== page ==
Sports | Anorak - Part 253

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Sports news, commentary and scores with wit and added value. We compare and contrast the best and worst sports reporting in the mainstream press, blogs, TV and online. We love the English Premier League (Arsenal, Liverpool, Spurs, Manchester United and Manchester City) and all things football but we cover cricket, rugby, the Olympics, tennis, golf, F1 and highlights of the sporting year.

Casino: Aspinalls And The Whale

FOUAD al-Zayat is nicknamed The Fat Man. He is a “whale”. We have no picture to hand of Syrian-born Mr al-Zayat and cannot say if this nom-de-guerre is founded on fact or irony.

But he is in the news. In spring of this year the High Court ruled that Mr al-Zayat must pay his gambling losses to London private members’ club Aspinalls.

Mr al-Zayat has been a customer of Aspinalls. In more than 600 visits, he bought £91m worth of gaming chips. He has lost more than £23m of them.

Mr al-Zayat was less than pleased with the ruling. The story goes that he stopped a cheque over a game which he thought unfair. He had asked that the croupier at his blackjack table be changed. He was told there was nobody else available. He later found this to be untrue. He owed £2million. He had written a cheque for the amount. And was then displeased enough to have the cheque stopped.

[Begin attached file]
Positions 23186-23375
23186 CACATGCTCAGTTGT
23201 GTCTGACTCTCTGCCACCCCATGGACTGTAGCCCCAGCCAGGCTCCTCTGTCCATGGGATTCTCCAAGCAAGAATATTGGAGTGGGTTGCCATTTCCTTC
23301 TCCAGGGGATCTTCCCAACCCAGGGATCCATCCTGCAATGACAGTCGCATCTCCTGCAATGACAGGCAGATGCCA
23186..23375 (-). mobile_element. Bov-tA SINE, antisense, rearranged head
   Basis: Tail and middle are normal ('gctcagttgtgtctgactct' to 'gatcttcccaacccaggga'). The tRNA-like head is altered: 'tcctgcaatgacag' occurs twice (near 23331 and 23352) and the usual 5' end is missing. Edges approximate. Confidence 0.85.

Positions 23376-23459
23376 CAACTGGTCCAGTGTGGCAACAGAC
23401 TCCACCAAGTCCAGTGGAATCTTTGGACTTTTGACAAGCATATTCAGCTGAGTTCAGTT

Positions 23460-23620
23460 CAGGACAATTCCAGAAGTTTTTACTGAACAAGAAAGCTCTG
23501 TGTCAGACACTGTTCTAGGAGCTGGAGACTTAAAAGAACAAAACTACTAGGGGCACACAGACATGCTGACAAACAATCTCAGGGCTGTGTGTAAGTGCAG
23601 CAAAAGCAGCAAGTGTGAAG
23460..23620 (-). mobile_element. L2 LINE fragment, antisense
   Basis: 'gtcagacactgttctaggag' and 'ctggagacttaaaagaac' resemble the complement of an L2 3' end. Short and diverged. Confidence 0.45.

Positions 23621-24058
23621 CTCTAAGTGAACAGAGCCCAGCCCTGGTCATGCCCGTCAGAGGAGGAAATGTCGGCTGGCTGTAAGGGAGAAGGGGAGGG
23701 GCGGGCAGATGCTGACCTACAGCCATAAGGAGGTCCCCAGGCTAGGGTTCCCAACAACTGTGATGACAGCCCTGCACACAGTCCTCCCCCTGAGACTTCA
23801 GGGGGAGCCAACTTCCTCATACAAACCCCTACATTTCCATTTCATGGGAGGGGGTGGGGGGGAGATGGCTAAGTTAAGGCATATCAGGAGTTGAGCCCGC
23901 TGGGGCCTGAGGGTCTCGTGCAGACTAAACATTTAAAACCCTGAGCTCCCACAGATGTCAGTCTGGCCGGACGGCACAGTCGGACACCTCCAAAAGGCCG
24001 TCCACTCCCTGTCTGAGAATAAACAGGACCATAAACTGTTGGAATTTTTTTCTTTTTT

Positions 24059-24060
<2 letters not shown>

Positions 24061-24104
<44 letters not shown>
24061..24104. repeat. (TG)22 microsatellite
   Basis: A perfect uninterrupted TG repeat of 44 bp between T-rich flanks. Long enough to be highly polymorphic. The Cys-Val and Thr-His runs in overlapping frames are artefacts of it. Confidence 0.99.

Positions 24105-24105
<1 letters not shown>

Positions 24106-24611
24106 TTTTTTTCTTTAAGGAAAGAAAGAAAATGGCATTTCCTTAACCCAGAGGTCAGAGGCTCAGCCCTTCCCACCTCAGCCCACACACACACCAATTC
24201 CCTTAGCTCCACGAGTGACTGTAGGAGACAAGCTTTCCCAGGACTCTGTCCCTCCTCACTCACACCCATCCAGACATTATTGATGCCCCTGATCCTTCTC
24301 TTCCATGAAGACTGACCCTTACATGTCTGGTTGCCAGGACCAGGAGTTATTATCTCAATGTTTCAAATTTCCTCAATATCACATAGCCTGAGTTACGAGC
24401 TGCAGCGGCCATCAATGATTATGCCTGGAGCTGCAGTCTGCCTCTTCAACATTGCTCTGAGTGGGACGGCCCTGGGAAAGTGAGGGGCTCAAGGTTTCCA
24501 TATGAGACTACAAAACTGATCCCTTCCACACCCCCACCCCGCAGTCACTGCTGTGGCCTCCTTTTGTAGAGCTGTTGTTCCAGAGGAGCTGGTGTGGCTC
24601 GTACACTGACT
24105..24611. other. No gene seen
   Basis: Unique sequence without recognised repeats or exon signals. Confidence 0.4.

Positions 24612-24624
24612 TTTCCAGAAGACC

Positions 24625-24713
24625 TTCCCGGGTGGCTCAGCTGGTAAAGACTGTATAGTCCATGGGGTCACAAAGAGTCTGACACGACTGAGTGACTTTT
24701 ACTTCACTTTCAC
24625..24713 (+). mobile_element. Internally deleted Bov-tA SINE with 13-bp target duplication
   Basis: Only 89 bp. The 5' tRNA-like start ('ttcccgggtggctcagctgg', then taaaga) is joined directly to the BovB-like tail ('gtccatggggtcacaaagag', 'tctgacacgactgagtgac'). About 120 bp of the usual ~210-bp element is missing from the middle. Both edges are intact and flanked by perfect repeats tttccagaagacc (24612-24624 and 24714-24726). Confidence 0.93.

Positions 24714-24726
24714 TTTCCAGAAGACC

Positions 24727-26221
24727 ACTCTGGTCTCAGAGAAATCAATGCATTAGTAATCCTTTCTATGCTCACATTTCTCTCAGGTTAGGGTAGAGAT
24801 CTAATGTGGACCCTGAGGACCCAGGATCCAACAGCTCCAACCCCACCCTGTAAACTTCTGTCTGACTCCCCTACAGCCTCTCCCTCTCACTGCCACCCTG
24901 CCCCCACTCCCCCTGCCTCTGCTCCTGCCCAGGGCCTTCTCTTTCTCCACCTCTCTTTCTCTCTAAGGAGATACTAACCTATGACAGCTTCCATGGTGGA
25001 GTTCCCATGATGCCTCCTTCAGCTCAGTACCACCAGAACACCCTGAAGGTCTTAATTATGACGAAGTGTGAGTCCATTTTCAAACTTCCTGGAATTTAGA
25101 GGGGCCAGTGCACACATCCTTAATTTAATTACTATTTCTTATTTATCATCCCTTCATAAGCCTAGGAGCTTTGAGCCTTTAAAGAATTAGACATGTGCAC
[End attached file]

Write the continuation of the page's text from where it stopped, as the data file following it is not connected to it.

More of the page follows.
Al-Zayat claims the cheque was undated. He returned to the club and went on to lose over £10million over the next couple of years.

Aspinalls made limited attempts to recover the £2m until three days before the six-year validity of a cheque would have expired. Mr Zayat claimed that by not moving faster on the cheque, the club had broken the law against giving credit for gambling.

Lord Justice Sedley says: “Aspinalls, instead of burning their bridges with Mr al-Zayat by suing him on his cheque, permitted him for another six years to go on gambling so that he could lose millions more pounds to them. Then, at the last permissible minute, they sued him.”

Lord Justice Sedley says the matter “reflects no credit on either of them”. No pun intended…

Posted: 23rd, October 2007 | In: Sports | Comment

Casino: San Antonio Police Find that Crime Pays

SAYS WSOP bracelet holder Richard Lee: “I’m glad it’s over,” and added “Now I need to go win another poker tournament.”

Lee, who won $2.8 million at the 2006 WSOP main event, has not just been trapped in a room for seven hours with Phil Hellmuth. Nothing so terrible. Lee had been facing bookmaking charges in San Antonio, Texas. The police in that locale frown upon online gambling. And last month Lee and four partners were charged with promoting gambling for running a website on which they collected bets.

The SA police considered Lee the bookmaker and his home the base of an online betting operation.

Lee has now agreed to a plea deal to a lesser charge of keeping a place for gambling. He has agreed to hand over $2.2 million in alleged poker earnings.

First Assistant District Attorney Cliff Herberg says: “In Texas, gambling is a misdemeanor, but when you hit them in the pocketbook, that’s where it hurts. The misdemeanor doesn’t hurt as much as the loss of all the ill-gotten gains.”

That’ll learn ‘em. Crime does not pay. So where does the money go from such skulduggery?

As reported. most likely, half will go to the San Antonio Police Department while the other stays in the DA’s office for salaries, equipment and other law enforcement purpose.

Good to see no-one profits from “ill-gotten gains”.

Posted: 18th, October 2007 | In: Sports | Comment (1)